U.S. universities are offering paid internships to students who promote vaccines to their peers on campus, Campus Reform reported.

This initiative is being promoted by several universities in partnership with the Centers for Disease Control and Prevention (CDC), the Youth Marketing Connection (YMC), and the American College Health Association (ACHA).

This program, called CoVAC, will select students to use social media and also in person to build confidence in the controversial experimental Covid vaccine and “fight” against misinformation on college campuses.

This program has been underway since June of this year. The University of Nevada, Las Vegas (UNLV) announced on July 8 explaining the CoVac initiative.

The publication is under the title “Student Internship Opportunity: CoVax Initiative with American College Health Association” in which they say they will hire “passionate student leaders at UNLV to serve as influencers and ambassadors.”

You can also read the following “Student influencer efforts will be focused on encouraging their peers to get vaccinated prior to the fall term beginning by using social media channels. Once students are back on campus, influencers and ambassadors will continue to promote vaccine confidence through social media and by hosting on-campus events.”

Participants in this initiative are offered cash pay and bonus opportunities.

Among the requirements asked of students who want to sign up are that they have to be active in social networks, be interested in social justice, science and public health, be social and have connections with organizations and clubs on campus, be enthusiastic, have experience in marketing and sales, and other requirements.

Those selected will have different responsibilities such as, advocating for the CoVAC initiative, reporting on the status of students on campus for the covid vaccine and more.

The American College Health Association has a CoVac initiative that goes beyond this student involvement, as it also has $3000 mini-grants for universities that want to market vaccines on their campuses.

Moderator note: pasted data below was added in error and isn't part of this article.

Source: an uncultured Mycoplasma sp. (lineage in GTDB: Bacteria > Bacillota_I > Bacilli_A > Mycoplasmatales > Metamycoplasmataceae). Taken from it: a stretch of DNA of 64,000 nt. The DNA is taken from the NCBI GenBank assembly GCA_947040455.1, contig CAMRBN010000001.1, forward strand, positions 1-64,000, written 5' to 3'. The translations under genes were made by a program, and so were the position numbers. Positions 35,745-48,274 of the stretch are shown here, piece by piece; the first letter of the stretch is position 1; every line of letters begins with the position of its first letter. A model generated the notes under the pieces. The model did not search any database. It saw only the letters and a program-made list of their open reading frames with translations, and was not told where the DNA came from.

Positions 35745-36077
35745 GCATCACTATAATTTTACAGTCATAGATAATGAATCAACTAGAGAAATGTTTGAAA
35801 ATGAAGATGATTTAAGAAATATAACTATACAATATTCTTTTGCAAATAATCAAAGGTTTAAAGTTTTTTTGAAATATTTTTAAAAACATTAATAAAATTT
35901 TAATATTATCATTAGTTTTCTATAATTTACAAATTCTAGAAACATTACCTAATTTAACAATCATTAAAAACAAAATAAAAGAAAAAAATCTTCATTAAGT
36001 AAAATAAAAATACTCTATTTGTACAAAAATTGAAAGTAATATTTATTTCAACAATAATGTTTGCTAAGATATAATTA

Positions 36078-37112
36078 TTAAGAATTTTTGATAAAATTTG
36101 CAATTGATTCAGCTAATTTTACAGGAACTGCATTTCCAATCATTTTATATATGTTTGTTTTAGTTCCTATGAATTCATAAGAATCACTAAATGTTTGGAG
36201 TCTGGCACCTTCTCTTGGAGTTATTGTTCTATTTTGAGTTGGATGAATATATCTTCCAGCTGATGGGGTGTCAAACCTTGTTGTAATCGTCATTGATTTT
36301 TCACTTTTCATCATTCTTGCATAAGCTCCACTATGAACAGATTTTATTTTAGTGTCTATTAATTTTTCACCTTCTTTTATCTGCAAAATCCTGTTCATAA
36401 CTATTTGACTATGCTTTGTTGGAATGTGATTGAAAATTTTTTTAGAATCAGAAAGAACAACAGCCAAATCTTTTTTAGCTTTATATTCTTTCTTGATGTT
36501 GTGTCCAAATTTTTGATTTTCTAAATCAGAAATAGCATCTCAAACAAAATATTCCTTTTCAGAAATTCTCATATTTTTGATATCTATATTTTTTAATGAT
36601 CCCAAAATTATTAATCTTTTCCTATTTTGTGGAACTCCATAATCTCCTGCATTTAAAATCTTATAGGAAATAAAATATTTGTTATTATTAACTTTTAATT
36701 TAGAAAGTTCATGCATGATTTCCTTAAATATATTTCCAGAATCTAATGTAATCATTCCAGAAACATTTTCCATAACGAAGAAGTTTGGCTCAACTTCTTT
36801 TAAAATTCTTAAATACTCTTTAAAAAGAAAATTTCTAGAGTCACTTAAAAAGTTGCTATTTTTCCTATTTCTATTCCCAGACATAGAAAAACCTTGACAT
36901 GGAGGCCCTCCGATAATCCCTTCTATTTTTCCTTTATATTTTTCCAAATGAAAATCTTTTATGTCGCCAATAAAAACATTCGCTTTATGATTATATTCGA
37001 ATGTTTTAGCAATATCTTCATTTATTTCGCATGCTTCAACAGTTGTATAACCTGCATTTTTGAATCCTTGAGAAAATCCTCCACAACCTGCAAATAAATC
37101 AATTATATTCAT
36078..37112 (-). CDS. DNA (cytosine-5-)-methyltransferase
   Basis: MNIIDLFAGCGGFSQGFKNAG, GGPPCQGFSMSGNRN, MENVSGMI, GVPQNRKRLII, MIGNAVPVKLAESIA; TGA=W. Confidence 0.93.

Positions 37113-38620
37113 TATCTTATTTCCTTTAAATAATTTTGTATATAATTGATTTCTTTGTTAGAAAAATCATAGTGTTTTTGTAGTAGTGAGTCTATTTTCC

Many universities are trying to force their students to get vaccinated so they can resume classes in the fall, but they are being met with demonstrations against them. 

There is the case of Rutgers University in New Jersey, one of the first major universities in the country to implement the so-called safety measure announced in March. The rule requires all students wishing to resume classes to be fully vaccinated. However, staff and faculty are not required to meet the same criteria.

The university’s initiative brought demonstrations on May 21, when several organizations objected to the measure. 

Among the nearly 500 protesters were students, parents, legislators and even 20 physicians.

Academic events organizer Sara Razi stressed that the demonstration was not opposed to vaccines, but to the university mandate that deprives students of their freedom to make their own medical decisions.

Razi believes the decision-making process about whether to take a vaccine is a “personal and a private choice.” She stressed educational institutions should respect each decision, especially when it comes to the experimental CCP virus vaccine.

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